Sole Survivor: A Root & Vandervoort Engine

It's been a life of leisure for this Root & Vandervoort engine, the only R&V marine known.


| January/February 2003



Pose with the Root & Vandervoort

Kenny and Joyce Lage pose with the Root & Vandervoort.

Most gas engines spend their entire work lives ... working. They were purchased as labor saving devices to replace the hard work of pumping water, shelling corn, grinding grain or sawing wood around a farmstead. If they're lucky enough to survive to the present time they may end up looking better, but they still work at pumping water, shelling corn, grinding grain or sawing wood at a gas engine show.

Not so with Kenny and Joyce Lage's 1912 3HP vertical Root & Vandervort marine engine, serial number CM2084. Eighty years ago, this engine was set up powering a 20-foot, wooden Chris-Craft of boat that motored along the Mississippi River. Today, it still supplies power, but now for a kid's merry-go-round that a loving grandpa built. This is an engine that gets to play.

Finding the R&V

Kenny has a wonderful collection of prairie tractors, a 1919 Avery 14-28, a 1930 Hart-Parr 28-50 and a very rare 1930 Baker 42-67. The Baker tractor was missing its small, Alemite grease fittings, and Kenny thought there might be some in an old two-story building in Wilton, Iowa, a few miles from where he lives. One of those places you could barely walk through, the old building had been a dealership since 1934 and a general store before that, and nothing had been thrown out for years.

Kenny knew the owner of the building, and the owner thought there might some fittings about and invited Kenny to come poke around. Kenny hit pay dirt and found a box of fittings - but he also spied the old R&V boat motor; rusty and lying on its side, missing its fuel tank and brass Schebler carburetor. As if that wasn't enough, in another part of the building Kenny found a circa 1899 4 HP hit-and-miss Lambert sideshaft engine.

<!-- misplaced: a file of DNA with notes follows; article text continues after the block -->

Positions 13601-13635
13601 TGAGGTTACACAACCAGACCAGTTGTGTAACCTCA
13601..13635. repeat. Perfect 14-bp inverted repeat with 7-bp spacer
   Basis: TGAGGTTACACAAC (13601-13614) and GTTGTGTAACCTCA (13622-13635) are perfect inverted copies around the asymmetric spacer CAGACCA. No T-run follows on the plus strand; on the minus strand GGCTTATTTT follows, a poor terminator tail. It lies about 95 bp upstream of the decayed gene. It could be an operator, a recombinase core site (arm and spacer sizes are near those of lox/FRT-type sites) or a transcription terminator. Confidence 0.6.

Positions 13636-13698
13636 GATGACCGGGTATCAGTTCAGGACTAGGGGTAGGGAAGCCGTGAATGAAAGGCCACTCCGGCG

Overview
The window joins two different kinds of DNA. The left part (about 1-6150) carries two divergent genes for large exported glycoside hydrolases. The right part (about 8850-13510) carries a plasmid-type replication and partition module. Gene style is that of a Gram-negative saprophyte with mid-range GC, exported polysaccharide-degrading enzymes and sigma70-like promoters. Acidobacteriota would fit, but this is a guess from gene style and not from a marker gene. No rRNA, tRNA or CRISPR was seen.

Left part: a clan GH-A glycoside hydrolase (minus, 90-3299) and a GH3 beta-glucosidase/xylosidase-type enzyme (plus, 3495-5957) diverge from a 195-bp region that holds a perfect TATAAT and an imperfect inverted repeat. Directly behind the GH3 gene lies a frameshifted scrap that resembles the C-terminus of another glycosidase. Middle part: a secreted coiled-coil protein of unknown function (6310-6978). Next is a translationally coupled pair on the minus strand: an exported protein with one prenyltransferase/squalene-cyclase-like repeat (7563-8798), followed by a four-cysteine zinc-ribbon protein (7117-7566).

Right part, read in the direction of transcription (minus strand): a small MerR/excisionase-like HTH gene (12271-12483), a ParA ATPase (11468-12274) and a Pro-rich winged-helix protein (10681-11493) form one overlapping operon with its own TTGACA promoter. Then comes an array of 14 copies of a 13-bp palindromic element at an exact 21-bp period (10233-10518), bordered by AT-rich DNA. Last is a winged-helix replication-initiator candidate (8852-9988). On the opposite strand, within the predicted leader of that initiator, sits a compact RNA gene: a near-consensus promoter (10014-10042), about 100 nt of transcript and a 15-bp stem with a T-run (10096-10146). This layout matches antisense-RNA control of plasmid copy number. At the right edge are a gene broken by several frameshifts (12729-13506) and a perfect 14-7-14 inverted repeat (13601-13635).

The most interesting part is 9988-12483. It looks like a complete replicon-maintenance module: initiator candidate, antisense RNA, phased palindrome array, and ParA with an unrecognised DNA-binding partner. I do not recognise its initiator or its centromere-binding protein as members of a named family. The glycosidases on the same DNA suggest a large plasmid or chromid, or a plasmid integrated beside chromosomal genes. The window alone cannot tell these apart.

Now, Kenny is a tractor guy, but he likes one-of-a-kind things, so he decided he needed the engines, too. He made a fair offer for the engines and fittings, which was accepted, but then he learned he'd have to have everything off the property by 10 a.m. the next day, or else it would be included in a pending auction sale bill. As it happened it was the hectic Mt. Pleasant show weekend, but Kenny cleared his busy schedule, secured his skidster from his home six miles away, loaded his treasures and made the deadline. During the pick-up he noticed the old open cockpit, 20-foot wooden boat that once housed the R&V, missing its engine and filled with firewood. The boat was, unfortunately, quite rotten, and it was later destroyed. That boat was the only proof of where the R&V began its life.

R&V Vertical Marine

Kenny's engine is a marvel. When the R&V was originally set up, its exhaust pipe would have gone through the boat's wooden hull, and if not cooled could easily have caused a fire. To counter this, the R&V has a water pump that provides cooling for both the engine and the exhaust, with cooling water routed through the exhaust just after the exhaust exits the cylinder. The engine's igniter design and its starting handle in the flywheel are classic R&V features.